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Energy efficient farming a crucial necessity

Farming in South Africa is facing a severe drought and steadily increasing costs - labour infrastructure, equipment, transport, energy, livestock and seed stock are becoming more expensive. To counter these threats, farmers need new business strategies to reduce operating costs, compete more effectively and comply with increasingly strict environmental standards while also increasing productivity and improving quality.

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As a result, Eskom has been doing extensive research on energy efficient farming and how to best support South Africa’s farmers and all other types of agro-businesses with energy efficiency advice.

Agriculture


Farming operations plus the processing, packaging and other support industries comprising the sector, consumes 6,000GWh (gigawatt hours) of electricity per year, 4% of the national total. Although far less than the 148,000GWh consumed by the industrial sector, powering the agricultural sector is of strategic importance to the long-term socio-economic wellbeing of our country. Apart from the fact that millions of people are directly or indirectly dependent on agriculture for their livelihoods, the sector is key to our nation’s food security and foreign currency-generating food exports.

49M, the local movement that calls on all South Africans to switch to energy efficient business practices and lifestyles, encourages farmers to conduct energy use assessments as a starting point to improve the energy efficiency of their operations. Through this assessment process, data on a farm’s energy consumption and associated costs can be collected and analysed as a basis for change on four fronts:

• Changing energy use behaviour;
• Streamlining operations;
• Improving maintenance procedures; and
• Switching to energy efficient technologies, including renewable energy solutions.

Energy use assessments typically analyse electricity bills, usage data and all electric equipment and processes specific to the operation of a particular farm.

Likely recommendations for technology retrofits and equipment upgrades could include:


• Lighting – optimising inefficient lighting systems by fitting energy efficient component alternatives such as Compact Fluorescent Lamps (CFLs), Light Emitting Diodes (LEDs), T-5 systems, electronic control gear, lighting sensors and daylight harvesters.

• Motors – replacing outdated, inefficient or oversized motors with energy efficient alternatives and installing Variable Speed Drives (VSDs), where applicable.

• Pumps – replacing inefficient pumps with energy efficient alternatives and operating them in an optimal configuration with correctly sized motors and VSDs, where applicable.

• Renewable energy – utilising alternative energy sources such as solar water heating systems, micro-hydro schemes and photovoltaic installations.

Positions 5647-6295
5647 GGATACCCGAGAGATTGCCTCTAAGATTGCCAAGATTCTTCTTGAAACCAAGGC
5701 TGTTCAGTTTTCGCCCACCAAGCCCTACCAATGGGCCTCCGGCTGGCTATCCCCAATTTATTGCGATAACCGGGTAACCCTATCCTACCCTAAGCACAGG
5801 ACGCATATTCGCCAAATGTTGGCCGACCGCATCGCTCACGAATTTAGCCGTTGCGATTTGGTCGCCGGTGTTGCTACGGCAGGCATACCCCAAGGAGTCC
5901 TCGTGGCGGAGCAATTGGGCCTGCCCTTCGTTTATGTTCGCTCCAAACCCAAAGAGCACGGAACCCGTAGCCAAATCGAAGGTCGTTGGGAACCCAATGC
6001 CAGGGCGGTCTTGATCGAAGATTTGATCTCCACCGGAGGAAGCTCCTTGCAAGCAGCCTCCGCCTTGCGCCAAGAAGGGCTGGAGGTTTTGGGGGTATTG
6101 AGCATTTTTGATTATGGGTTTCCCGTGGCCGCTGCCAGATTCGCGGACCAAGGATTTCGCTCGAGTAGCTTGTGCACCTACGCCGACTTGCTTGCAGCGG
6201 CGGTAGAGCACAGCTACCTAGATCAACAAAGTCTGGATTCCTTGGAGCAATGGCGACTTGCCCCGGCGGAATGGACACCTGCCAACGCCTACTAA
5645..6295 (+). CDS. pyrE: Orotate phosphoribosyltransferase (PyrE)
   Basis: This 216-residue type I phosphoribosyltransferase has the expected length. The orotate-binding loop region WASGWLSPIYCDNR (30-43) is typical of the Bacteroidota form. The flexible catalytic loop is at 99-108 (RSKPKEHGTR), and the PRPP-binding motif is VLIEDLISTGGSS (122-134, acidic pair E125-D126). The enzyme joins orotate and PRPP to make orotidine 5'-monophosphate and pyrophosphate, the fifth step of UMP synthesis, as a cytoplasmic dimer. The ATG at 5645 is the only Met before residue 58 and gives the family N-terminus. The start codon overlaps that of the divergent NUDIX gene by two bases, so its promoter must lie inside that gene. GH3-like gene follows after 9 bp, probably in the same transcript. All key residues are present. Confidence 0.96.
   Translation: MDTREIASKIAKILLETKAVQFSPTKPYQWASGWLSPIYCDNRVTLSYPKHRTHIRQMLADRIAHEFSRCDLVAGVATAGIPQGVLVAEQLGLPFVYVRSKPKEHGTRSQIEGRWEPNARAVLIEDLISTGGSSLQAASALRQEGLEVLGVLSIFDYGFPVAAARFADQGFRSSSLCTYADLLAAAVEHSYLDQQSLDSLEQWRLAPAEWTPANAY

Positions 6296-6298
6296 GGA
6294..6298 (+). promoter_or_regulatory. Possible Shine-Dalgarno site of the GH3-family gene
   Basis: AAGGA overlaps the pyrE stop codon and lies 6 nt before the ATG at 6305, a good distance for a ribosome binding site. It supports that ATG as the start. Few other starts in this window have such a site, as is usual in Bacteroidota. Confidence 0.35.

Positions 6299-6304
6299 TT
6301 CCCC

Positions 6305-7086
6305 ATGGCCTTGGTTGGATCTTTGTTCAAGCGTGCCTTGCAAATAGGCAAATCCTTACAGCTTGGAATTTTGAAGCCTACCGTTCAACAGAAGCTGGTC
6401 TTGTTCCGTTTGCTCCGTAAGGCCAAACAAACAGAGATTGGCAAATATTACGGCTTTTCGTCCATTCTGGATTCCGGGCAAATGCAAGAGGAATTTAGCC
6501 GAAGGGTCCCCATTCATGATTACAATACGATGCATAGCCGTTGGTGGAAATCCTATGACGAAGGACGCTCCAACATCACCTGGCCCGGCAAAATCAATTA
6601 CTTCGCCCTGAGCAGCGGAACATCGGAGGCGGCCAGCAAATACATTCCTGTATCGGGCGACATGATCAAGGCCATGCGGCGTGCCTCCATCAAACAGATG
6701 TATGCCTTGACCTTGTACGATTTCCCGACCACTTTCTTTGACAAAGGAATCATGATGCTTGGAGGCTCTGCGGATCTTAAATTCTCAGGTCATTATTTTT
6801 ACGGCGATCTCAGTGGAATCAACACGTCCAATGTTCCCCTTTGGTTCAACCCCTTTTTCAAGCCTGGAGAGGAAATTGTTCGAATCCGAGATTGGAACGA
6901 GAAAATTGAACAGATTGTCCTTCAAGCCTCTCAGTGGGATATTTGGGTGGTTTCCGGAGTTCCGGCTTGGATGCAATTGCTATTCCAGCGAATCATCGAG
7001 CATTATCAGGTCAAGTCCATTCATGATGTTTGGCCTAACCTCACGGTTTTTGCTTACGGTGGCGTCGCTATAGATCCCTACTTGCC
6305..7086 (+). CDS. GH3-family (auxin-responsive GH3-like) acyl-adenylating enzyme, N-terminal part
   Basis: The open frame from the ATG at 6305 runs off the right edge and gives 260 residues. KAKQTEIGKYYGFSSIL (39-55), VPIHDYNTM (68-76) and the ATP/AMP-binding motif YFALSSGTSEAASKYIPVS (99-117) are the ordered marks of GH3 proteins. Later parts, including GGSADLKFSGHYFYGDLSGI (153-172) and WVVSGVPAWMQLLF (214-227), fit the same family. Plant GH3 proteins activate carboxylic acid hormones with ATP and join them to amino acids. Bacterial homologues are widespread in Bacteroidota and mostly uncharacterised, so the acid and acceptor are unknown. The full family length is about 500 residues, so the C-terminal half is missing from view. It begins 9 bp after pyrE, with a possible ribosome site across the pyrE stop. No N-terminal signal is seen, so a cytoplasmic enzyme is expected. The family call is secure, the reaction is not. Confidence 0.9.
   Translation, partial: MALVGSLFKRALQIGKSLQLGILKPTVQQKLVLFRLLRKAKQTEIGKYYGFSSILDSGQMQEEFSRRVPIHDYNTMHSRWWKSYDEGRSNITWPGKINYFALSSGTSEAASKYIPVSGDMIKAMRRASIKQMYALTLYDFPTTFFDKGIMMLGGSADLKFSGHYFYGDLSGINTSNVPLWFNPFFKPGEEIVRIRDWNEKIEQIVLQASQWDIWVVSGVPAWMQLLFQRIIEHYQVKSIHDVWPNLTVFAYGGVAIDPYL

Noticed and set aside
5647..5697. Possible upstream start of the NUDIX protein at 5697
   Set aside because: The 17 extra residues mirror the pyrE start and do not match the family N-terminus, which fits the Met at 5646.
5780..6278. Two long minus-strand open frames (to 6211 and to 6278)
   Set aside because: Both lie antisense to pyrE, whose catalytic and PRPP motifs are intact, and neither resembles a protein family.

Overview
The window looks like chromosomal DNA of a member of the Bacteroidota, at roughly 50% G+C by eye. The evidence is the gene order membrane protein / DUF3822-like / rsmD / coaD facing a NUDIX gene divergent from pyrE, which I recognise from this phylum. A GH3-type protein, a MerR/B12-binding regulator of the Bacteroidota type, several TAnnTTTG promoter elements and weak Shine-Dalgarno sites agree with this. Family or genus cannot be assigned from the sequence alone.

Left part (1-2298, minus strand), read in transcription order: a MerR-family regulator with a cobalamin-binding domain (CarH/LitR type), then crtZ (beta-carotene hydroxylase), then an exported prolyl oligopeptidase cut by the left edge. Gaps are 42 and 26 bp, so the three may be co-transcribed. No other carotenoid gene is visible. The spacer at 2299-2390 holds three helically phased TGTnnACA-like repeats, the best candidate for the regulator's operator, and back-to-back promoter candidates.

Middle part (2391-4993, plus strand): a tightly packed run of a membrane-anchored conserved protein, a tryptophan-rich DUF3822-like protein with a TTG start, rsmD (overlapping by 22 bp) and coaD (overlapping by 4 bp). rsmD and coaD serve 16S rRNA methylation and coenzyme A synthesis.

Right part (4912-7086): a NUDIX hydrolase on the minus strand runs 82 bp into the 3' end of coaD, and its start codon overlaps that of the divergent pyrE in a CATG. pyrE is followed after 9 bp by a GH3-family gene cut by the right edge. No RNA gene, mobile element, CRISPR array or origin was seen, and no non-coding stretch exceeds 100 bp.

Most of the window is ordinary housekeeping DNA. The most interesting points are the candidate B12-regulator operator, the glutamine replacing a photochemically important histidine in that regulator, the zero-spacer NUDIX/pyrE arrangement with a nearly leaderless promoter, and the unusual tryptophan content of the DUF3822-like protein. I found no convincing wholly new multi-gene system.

Tariffs


Importantly, and as a starting point, farmers are advised to check which electricity tariff they are billed at; there could be an opportunity to reduce energy costs by moving to a more cost-effective structure. Moreover, shifting energy-intensive operations outside periods of peak demand for electricity could mean paying lower tariffs.

Testimonial


An Eskom Energy Advisor conducted an energy use assessment on the farm of Kosie and his son Manie Eloff outside Soekmekaar in Limpopo Province. The assessment showed that irrigation accounts for 61% of their electricity bill.

The Eloffs’ have 14 pumps of varying sizes, some of which could save electricity by using Variable Speed Drives. Costly, and a new technology in the eyes of many farmers, Kosie and Manie decided to go ahead and invest in a VSD.

• The VSD was installed on a 45kW motor; and
• The throttles that change the flow and pressure as the irrigation load changes were removed.

The installation reduced energy demand from 18,9kW to 13,2kW, a saving of almost 30%. Due to this improvement in energy efficiency, Kosie and Manie Eloff are now investigating the savings potential of the other 13 pumps on the farm as well.

Eskom energy advisors


Eskom's national Advisory Service can help locate technology suppliers. The team can also advise farms and any other business in the agricultural sector on:

• Reducing energy usage;
• Doing walk-through energy assessments to identify energy usage patterns, energy needs, areas of energy wastage and energy saving opportunities;
• Improving the energy efficiency of operations and electrical systems and processes;
• Prioritising maintenance as an important contributor to reducing energy usage; and
• Finding SANAS approved energy savings Measurement and Verification Authorities.

Advisors also help in identifying funding opportunities for energy efficiency projects.
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